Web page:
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Firefly Masculinities


If you want a boxer
I will step into the ring for you
And if you want a doctor
I’ll examine every inch of you
If you want a driver
Climb inside
Or if you want to take me for a ride
You know you can
I’m your man.
(Leonard Cohen, “I’m Your Man”)

My second-favorite Jossverse show is Buffy the Vampire Slayer, although I have to acknowledge that Angel the Series does a much more nuanced job in representing demons, Evil, and the unreliability of the connection between the two. My favorite Jossverse show, by a factor of millions, is Firely. I feel that way partly because Firefly’s restless spirit—it was dispatched when it had far more unfinished business than Hamlet, Sr.—needs the Browncoat Legions to survive.

Mostly, though, I feel that way because Firefly deals with masculinity (a subject that I find of interest as a slasher and as a feminist) with a good deal of complexity, and more than a hint that Mal(e) is Bad, in the Latin. I see Firefly/Serenity as centrally about what Mal is going to be when he grows up. He’s the character with the most potential for change, but also the most need of change; because in some ways, 20th-21st Century US-ian stereotypes of "man" and "adult" are different. Sometimes they're even contradictory: in some readings, to be masculine is to be eternally Huck Finn, and only tol'able slim old maids attempt the work of sivilization.

Despite occasional feints by Jayne, I think it’s pretty clear that Mal is the alpha male of the Serenity pack—albeit something of a lone wolf, given the exquisite care with which he and Inara avoid having a relationship. And despite being noticeably younger than Book or Jayne, Mal is also Serenity’s patriarch. When he wants to annoy Simon, he calls him “Son,” and River is undisturbed by the prospect of being grilled because “Daddy’s coming.” In effect, the game of “Que es mas macho?” stays within non-fatal bounds because neither Mal nor Jayne is willing to compete, in light of the likelihood that Zoe might scoop the pool.

One way to look at the regular cast of a TV show is that they are a family, biological or of choice. But another way to look at it is that they are splintered parts of the protagonist, or alternative visions of the protagonist, who have the potential to join together like the Uber-Buffy to repair the gaps in the protagonist’s soul.

As a chronic smart-ass, my first thought was that Simon, Mal, and Jayne are the mirror-versions of Maiden, Mother, and Crone. More seriously, Book is available as a Magus figure, although Mal is not receptive to any specifically Christian message. I also think of Simon and Jayne as the opposing angels perched on Mal’s shoulders. Mal’s first encounter with Simon involves a certain amount of punching, and Mal’s first encounter with Jayne revolves around Mal’s efforts for it *not* to include shooting. One of the first things that Simon ever says in "Serenity-the-Pilot" (StP) is that he doesn't kill people, and one of the first things we figure out about Jayne is that he *does.*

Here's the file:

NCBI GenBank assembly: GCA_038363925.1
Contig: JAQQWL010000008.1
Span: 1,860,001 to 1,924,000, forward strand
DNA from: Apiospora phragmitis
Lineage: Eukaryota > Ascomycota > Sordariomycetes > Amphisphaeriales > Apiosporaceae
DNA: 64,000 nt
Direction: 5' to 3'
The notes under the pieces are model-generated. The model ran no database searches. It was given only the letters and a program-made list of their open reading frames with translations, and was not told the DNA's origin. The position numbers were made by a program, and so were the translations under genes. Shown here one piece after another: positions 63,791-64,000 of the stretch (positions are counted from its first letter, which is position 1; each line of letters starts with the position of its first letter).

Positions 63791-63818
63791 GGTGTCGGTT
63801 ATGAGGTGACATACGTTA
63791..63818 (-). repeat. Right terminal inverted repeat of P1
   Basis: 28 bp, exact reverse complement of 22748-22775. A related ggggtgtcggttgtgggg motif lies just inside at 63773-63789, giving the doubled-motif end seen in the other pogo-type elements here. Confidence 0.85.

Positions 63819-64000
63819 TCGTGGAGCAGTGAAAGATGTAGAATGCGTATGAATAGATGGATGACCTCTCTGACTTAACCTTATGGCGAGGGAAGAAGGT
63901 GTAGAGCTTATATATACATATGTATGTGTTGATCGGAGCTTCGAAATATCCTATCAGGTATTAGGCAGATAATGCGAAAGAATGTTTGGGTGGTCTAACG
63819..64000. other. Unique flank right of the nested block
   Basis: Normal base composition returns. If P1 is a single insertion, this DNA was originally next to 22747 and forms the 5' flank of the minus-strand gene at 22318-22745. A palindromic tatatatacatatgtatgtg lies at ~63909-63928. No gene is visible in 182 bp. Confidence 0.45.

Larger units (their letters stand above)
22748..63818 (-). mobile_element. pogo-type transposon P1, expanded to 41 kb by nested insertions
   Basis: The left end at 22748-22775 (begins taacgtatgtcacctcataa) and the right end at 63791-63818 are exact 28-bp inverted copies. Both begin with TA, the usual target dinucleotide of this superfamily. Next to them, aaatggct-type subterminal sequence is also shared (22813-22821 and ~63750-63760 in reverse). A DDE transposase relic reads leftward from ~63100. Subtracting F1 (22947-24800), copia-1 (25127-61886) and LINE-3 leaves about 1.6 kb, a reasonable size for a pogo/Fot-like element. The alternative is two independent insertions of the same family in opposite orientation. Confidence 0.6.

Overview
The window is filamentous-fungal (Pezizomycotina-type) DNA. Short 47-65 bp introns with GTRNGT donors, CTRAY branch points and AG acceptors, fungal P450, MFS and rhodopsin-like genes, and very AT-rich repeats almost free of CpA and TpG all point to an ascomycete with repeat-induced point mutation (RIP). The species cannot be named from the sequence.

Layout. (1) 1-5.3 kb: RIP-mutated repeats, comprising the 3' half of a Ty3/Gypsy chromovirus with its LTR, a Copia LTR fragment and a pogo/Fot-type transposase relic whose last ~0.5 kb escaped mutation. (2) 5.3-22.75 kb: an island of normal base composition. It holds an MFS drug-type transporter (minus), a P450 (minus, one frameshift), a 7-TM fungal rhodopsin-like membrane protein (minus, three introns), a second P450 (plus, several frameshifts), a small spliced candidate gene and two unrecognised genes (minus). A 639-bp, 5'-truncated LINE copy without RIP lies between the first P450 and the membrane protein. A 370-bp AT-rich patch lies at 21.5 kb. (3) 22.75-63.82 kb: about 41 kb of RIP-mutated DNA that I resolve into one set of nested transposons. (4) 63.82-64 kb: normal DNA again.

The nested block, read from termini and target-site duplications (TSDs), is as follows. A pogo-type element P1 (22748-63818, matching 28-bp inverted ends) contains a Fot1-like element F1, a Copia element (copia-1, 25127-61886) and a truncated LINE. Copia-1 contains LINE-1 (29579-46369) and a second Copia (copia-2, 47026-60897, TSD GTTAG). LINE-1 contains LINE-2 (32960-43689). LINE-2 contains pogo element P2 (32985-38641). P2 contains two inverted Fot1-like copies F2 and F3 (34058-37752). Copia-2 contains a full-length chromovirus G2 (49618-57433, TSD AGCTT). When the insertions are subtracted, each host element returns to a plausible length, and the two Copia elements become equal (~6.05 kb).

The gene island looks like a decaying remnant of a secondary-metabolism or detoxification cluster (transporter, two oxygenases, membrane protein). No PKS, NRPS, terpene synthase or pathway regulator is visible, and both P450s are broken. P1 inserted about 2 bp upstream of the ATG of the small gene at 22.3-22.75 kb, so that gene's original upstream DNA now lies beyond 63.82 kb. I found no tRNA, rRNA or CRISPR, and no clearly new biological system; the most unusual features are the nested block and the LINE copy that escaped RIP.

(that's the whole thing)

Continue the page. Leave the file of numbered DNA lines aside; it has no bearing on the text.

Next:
As we soon see, Mal also kills people, whether under orders or as an independent contractor. Being a soldier is an important part of Mal’s identity. He’s proudly un-Reconstructed, but his idea of an appropriate U-Day activity isn’t commemoration of his fallen comrades, or even hanging out with his few surviving comrades—he goes out and starts a riot. When he does this in “The Train Job,” his accomplices are Jayne, who “didn’t fight in no war,” –and Zoe, who shares this critical part of Mal’s identity. In RL, until recently one of the primary gender divides was between the role of man as warrior and woman as the object to be protected by warriors, the recreation of warriors, or the victim of warriors.

In some ways, Zoe is gendered masculine: not only do we have glimpses of her martial past, but she's clearly a Made Person in this mob, not just the consigliere. And it's hard to imagine a greater icon of unflappability than Zoe tucking Mal's leftover ear into her bra. Zoe rescues Wash, and not vice versa; the entire crew, including its least martially competent members (including Wash and The 'Verse's Smallest Gun) rescue Mal.

We know that Zoe likes “a dress with a little slink,” (although the one time we get to see her in one, we all wish she didn’t have to), and her space!hair extensions must take a certain amount of upkeep, but she doesn’t seem particularly interested in fripperies. In StP, I got an early glimpse that Zoe wasn’t going to be anybody’s Little Woman when she was whooping it up with Mal, Jayne, and Wash over “Kaylee’s dead.”

It’s probably significant (as well as gift to shippers of all kinds) that the crew is constituted as four potentially pair-able men, four potentially pair-able women, and a celibate (which avoids squicks about golden-ager sex). As far as we know, Mal has never deliberately married anyone (Saffron counts as sort of an accident), and he sounded sincere when he told her that it had been a long damn time since anyone else’s hand was on his plough.

I’ve always wondered about that. Clearly he has Issues about Companions and whores (and when he goes to bed with Nandi, it isn’t because she’s a whore, but because he admires her—and, really, in spite of her being a whore), but I would have thought that there would be a lady friend or several on various planets who would be glad to offer him an occasional night’s lodging and friendly fornication.

The shipper’s answer would be that he loves Inara too devotedly to become One Flesh with anybody else. The psychoanalytic critic’s answer might be that he and Inara fetishize one another precisely because they prevent one another from having a real relationship with each other, and this therefore defends them against having another, potentially workable but also potentially risky, with anybody else. The slasher's answer would be that Mal also has Issues with his sexual attraction to other men, possibly part of his former religious training.